Interview With Daniel José Older, Author of the “Shadowshaper” Series, “Dactyl Hill Squad” and More!

daniel jose older photoDaniel José Older penned his first novel in 2009,a manuscript that would be rejected forty times and eventually put on hold as he gained inspiration for creating other stories. This story is Shadowshaper, the YA bestselling series praised by New York Times (“magnificent”); Kirkus Reviews, “a must”; and Publishers Weekly, “exceptional.” And yes, there will be another installment of the thrilling sci-fi fantasy.

Of course So Booking Cool asked Older to give advice to writers who are experiencing what seems like endless rejection, which also prompted an insightful conversation about the different states of rejection, and which of them are useful. “It can feel very circular because you feel like you’re getting nowhere,” the former paramedic said. “But if your focus is really on the craft and becoming a better writer, then the rejections will get you to that goal.”

Even as an accomplished author, Older’s goal remains to improve and write better books. He believes it is critical as a writer to self-reflect, work on the craft, and trust the gut.  “When we’re talking about your gut, what that really means is you understand the beating heart of your story better than anybody else. You may not be able to put it into words…usually the heart of a story is not an elevator pitch; it’s a little more complicated than that; it’s almost poetic and that’s why it takes the whole book to get to it.”

Listen to the full interview to learn about the upcoming projects he’s excited about, including the highly anticipated Dactyl Hill Squad (Arthur A. Levine Books, Scholastic), his new Skillshare class, the gadget he uses to create his magic, his favorite sci-fi and fantasy works, Octavia E. Butler, and more! Visit his website for more information.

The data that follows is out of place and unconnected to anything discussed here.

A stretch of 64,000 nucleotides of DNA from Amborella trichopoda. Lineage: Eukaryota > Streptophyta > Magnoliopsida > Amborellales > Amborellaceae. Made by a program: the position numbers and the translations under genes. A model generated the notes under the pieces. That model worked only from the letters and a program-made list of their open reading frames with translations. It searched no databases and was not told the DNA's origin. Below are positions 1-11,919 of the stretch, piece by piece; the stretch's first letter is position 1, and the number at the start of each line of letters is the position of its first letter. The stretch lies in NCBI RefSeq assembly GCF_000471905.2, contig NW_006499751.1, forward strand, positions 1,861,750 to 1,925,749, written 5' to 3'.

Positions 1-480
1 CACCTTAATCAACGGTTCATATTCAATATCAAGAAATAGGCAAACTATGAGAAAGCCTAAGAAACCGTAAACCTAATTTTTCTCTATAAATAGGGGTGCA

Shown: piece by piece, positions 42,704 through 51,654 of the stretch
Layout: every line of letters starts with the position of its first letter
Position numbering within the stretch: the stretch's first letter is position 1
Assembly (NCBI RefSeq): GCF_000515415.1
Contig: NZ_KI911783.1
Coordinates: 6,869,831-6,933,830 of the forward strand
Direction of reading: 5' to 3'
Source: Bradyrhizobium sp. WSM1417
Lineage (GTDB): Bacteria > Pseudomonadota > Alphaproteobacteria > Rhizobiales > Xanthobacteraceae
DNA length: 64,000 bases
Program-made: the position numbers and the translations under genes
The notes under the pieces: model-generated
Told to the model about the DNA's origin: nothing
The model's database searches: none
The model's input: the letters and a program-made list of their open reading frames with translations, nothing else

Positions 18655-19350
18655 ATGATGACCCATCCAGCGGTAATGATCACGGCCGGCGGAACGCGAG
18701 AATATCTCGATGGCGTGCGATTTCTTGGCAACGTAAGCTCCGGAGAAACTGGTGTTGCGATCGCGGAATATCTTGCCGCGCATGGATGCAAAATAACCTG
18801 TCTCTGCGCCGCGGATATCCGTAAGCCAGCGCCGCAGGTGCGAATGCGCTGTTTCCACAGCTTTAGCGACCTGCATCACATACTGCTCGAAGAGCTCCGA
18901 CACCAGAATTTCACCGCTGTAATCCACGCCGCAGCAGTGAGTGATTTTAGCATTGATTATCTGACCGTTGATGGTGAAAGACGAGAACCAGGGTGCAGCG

Review: “Authority Marketing” by Adam Witty and Rusty Shelton

authoritymarketingAUTHORITY MARKETING: HOW TO LEVERAGE 7 PILLARS OF THOUGHT LEADERSHIP TO MAKE COMPETITION IRRELEVANT, Adam Witty and Rusty Shelton. ForbesBooks, $16.95 (160p) ISBN-13: 978-1946633132
Publication date: May 3, 2018

While many modern business-related books stake claim to having the “answers” few actually deliver. An exception to this trend is the recently published Authority Marketing by Adam Witty and Rusty Shelton. The authors assert in this world of social media, branding, and hypercompetition, the paradigm has shifted from product-centered marketing and personality-centered marketing to “authority-centered” marketing; thus, they have developed the formula: Expertise + Celebrity = Authority.

In short, according to the Witty & Shelton: Effective Authority Marketing involves a strategic process of systematically positioning a person as the leader and expert in his or her industry, community, and marketplace to command an outsized influence and edge on competitors.

The authors cite seven pillars of Authority Marketing (and dedicate a chapter to each one): Branding and Omnipresence; Lead Generation; Content Marketing; PR in Media; Speaking; Events; and Referral Marketing. During the course of these chapters, Witty & Shelton provide compelling anecdotes to illustrate concepts so the reader “gets it.” The language is straightforward, not stuffy, and the authors don’t write as if they are being paid by the number of words (or syllables for that matter).